Topical Area: Nutrient-Gene Interactions
We investigated the intersection between the gut microbiome and gene expression of colon and liver tissues in rats, using prebiotic dietary fibers to modulate the gut microbiome and elicit health benefits to the host.
Male Wistar rats were fed normal fat (NF) or high fat (HF, 51% fat by kcal) diets containing various fibers (6% fiber + 3% cellulose, by weight); including cellulose (NFC and HFC, non-fermentable), polylactose (HFPL, a novel prebiotic), and polydextrose (HFPD, an established prebiotic). After 10 weeks, tissues were harvested. Transcriptome analysis was performed by RNA sequencing of colon and liver tissues, and cecal contents were utilized for 16S microbiome sequencing. Analyses were conducted in R using DESeq2, DADA2, and phyloseq.
Results : Analysis of the gut microbiome revealed an increased abundance of probiotic genera, Bifidobacterium and Lactobacillus, in HFPL fed animals when compared to all other groups. These species are galactose fermenters which synthesize short chain fatty acids (SCFAs). This increased taxonomical abundance correlated with an increased FFar3 (SCFA receptor) expression in the colon. This suggests increased FFar3 signaling, leading to increased energy expenditure and GLP-1 and PYY secretion. Additionally, HFPL and HFPD groups had a decreased Firmicutes:Bacteroidetes ratio, which is associated with reduced adiposity due to the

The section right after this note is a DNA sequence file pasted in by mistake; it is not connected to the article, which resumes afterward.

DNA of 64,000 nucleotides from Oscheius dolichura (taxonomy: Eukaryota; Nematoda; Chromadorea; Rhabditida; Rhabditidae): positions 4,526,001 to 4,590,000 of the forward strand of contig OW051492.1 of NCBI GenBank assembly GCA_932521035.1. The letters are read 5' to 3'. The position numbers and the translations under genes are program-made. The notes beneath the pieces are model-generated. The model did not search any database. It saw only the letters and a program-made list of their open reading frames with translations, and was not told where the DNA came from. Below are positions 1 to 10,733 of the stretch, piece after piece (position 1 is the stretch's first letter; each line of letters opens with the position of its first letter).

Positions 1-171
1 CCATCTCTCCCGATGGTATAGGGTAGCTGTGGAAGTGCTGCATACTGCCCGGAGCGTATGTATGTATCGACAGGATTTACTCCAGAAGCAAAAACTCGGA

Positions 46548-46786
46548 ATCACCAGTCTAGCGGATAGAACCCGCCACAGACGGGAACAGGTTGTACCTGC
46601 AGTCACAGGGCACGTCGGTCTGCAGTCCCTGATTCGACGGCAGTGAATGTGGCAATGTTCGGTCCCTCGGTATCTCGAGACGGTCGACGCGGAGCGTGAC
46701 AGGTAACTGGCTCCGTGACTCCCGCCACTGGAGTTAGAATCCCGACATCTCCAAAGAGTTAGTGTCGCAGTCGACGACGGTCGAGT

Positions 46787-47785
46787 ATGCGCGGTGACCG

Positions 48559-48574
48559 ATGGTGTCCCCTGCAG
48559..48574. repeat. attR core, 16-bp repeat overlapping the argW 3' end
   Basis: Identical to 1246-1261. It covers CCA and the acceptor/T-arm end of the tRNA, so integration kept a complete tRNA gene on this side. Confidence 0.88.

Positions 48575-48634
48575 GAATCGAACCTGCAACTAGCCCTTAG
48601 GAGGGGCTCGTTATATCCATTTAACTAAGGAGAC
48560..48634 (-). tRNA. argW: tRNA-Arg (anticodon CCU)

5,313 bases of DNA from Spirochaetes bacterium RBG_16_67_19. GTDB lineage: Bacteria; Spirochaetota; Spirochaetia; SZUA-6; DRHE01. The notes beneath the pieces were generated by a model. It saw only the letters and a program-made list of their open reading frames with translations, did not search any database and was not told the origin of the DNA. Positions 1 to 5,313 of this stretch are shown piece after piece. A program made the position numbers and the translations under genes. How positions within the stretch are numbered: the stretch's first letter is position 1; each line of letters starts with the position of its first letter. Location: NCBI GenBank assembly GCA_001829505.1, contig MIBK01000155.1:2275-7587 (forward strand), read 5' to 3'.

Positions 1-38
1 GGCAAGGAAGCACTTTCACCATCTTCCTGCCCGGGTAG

Conclusions : Prebiotic dietary fibers elicit changes in the gut microbiome and gene expression in liver and colon. Changes in gene expression correlated with the abundance of beneficial gut bacteria, providing a connection between the gut microbiome and health benefits to the host.
Funding Sources : Midwest Dairy Association